Fiery disaster on 2nd Ave. galvanized a community

2nd ave., rose

This past Saturday marked the anniversary of the horrific gas explosion that tore a hole in the heart of the East Village. This foreseeable and preventable disaster caused so much suffering. It took two young lives, leveled three residential buildings, displaced numerous people and slammed local businesses that were in the immediate blast zone and surrounding area.

This February, the first step toward justice being served for this crime occurred when four people were indicted for manslaughter and criminally negligent homicide in connection with the explosion and the raging inferno it sparked.

Maria Hrynenko, who owns 121 Second Ave. where the blast occurred, her son Michael Hrynenko, contractor Dilber Kukic and plumber Athanasios “Jerry” Ioannidis were also charged with assault in the second degree. In addition, Andrew Trombettas was charged with “renting” his master plumbing license to Ioannidis, so that the latter could get work on the property approved, according to the Manhattan district attorney.

The defendants allegedly set up an elaborate illegal gas line to siphon gas to upstairs residential apartments. When the jury-rigged system was first discovered by inspectors, the gas was shut off. But the “Gas House Gang” then foolhardily and arrogantly allegedly set up a similar system — but this time hid it behind a closed door so that inspectors could not see it. We all know the results of March 26, 2015: Three empty lots surrounded by a chain-link fence on which hang photos of Nicholas Figueroa and Moises Locón, two young men who had barely begun to live their lives.

On Saturday, local politicians, led by Councilmember Rosie Mendez, held a Day of Remembrance at the site, and noted that a package of nine bills is pending in the council that will tighten up notifications and regulations around gas shut-offs, among other things. In addition, state Senator Brad Hoylman noted that one of the lots is already on the market for $10 million. Hoylman said he plans to introduce legislation in Albany, similar to the Son of Sam Law, to block landlords from reaping profit from their property after perpetrating such crimes. As the politicians declared, cutting corners and “putting profits over people” will not be tolerated — nor financially rewarded.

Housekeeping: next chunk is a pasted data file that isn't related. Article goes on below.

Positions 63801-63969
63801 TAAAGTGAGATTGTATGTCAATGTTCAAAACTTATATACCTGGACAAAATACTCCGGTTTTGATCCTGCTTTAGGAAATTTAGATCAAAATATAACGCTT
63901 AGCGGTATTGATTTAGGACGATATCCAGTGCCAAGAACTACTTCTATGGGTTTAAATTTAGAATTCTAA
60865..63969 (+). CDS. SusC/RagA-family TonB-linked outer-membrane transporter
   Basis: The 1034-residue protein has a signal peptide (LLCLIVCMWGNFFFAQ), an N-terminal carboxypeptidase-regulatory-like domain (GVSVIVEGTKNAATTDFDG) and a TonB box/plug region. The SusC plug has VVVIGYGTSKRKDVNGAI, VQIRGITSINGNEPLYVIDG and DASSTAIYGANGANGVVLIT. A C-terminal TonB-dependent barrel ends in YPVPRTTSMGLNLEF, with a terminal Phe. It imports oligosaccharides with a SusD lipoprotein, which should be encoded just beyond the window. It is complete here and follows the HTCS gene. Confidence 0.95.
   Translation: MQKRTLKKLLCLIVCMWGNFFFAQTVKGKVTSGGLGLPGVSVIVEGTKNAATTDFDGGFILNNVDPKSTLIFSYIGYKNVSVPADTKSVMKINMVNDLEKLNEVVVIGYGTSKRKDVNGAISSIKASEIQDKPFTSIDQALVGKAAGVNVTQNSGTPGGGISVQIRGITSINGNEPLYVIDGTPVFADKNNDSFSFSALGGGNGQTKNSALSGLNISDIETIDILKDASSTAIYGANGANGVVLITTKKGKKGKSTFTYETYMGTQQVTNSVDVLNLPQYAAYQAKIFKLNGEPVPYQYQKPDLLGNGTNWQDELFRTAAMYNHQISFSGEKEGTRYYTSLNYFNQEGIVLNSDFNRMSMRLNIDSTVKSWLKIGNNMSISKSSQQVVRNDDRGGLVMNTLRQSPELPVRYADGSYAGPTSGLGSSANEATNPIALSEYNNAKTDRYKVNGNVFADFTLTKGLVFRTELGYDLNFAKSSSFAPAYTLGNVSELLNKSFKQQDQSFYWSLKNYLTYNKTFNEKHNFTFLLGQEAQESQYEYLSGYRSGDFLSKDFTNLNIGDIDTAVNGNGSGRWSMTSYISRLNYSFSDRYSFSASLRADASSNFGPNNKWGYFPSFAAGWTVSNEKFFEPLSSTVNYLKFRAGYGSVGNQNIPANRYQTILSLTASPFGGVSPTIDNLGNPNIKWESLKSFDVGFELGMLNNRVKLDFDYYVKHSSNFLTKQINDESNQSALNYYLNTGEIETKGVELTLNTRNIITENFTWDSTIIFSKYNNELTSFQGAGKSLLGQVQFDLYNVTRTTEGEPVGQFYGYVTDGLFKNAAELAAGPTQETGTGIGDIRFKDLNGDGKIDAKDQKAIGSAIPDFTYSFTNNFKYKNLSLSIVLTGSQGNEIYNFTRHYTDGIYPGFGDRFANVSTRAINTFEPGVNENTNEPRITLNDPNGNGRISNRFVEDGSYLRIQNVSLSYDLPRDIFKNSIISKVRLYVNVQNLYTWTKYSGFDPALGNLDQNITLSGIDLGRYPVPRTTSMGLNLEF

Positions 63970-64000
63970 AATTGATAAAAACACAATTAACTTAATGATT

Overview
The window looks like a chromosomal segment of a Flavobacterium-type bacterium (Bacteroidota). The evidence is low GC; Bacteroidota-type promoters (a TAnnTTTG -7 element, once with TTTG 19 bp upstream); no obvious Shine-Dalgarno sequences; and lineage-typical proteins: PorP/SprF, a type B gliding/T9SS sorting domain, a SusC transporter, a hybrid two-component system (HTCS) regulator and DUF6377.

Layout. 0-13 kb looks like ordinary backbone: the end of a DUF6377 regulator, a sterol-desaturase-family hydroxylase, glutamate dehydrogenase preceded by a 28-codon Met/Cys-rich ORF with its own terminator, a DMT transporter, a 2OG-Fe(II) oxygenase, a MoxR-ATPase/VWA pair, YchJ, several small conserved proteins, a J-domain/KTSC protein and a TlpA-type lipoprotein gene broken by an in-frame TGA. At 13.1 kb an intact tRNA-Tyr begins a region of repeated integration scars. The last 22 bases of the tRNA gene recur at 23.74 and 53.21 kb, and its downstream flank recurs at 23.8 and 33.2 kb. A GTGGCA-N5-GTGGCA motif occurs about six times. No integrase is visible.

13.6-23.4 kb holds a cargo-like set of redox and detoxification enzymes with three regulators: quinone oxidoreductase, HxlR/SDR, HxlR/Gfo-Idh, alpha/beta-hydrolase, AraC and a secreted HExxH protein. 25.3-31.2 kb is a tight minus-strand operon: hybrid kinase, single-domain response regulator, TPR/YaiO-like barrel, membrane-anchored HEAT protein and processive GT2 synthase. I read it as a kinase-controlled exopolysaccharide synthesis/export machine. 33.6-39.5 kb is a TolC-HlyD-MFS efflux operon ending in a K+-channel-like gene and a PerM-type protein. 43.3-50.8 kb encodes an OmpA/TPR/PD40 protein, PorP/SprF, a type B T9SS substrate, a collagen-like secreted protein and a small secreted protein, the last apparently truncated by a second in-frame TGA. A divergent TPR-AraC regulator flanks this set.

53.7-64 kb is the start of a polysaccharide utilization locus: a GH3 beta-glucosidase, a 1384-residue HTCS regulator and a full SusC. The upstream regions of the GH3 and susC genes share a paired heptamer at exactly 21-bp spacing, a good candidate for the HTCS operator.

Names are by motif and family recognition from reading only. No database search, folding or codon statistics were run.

Under current law, though, the three adjoining lots at the corner of Second Ave. and E. Seventh St. are now no longer under the rent-stabilization system — since the former buildings are gone — so new market-rate housing could be built there. Former tenants charged that Maria Hrynenko — like so many landlords in today’s red-hot Manhattan real estate market — clearly wanted rent-regulated tenants out, so that she could charge top dollar. The gas siphoning was just another way to shave off some money and increase profits — yet while ignoring the grave risk it posed to people’s lives. Of course, had the explosion occurred at a different time of day, the casualties could have been much worse.

Out of the explosion’s ashes, however, the East Village community rallied to the victims’ aid. Early on, local restaurants pitched in with free meals. Immense thanks is due to LES Ready, a coalition of 40 groups ranging from the Red Cross to Good Old Lower East Side (GOLES), which funneled at least $200,000 — much of that coming from the Mayor’s Fund — to the victims, and helped them in countless ways, such as providing gift cards to IKEA, Sleepy’s and Lowe’s, so that the victims could get new beds and furnishings and try to rebuild their lives.

Also stepping into the breach was writer Alan Kaufman, who organized a benefit concert at Lorcan Otway’s Theatre 80 on St. Mark’s Place, headlined by rock legends Patti Smith and Lenny Kaye, that raised $50,000. Kaufman gave the cash to LES Ready to disburse to the victims.

According to Ayo Harrington, who coordinated the LES Ready effort, about one-third of the tenants displaced by the blast have moved out of Manhattan or out of state altogether. Another third — largely young professionals who were already living with roommates — have relocated around the Downtown area and are in similar living situations. Another third are still living nearby on E. Third and E. Fourth Sts. in temporary housing made available by Cooper Square Mutual Housing Association.

In short, this catastrophe is a tragic symbol for what is happening on so many levels in the East Village and elsewhere, as landlords, blinded by their own greed, are literally wrecking lives. Justice must be served in this case. Too much damage and suffering was caused — far, far too much — for anyone to get off with a slap on the wrist. Harsh sentences will put landlords on notice that they will be held accountable.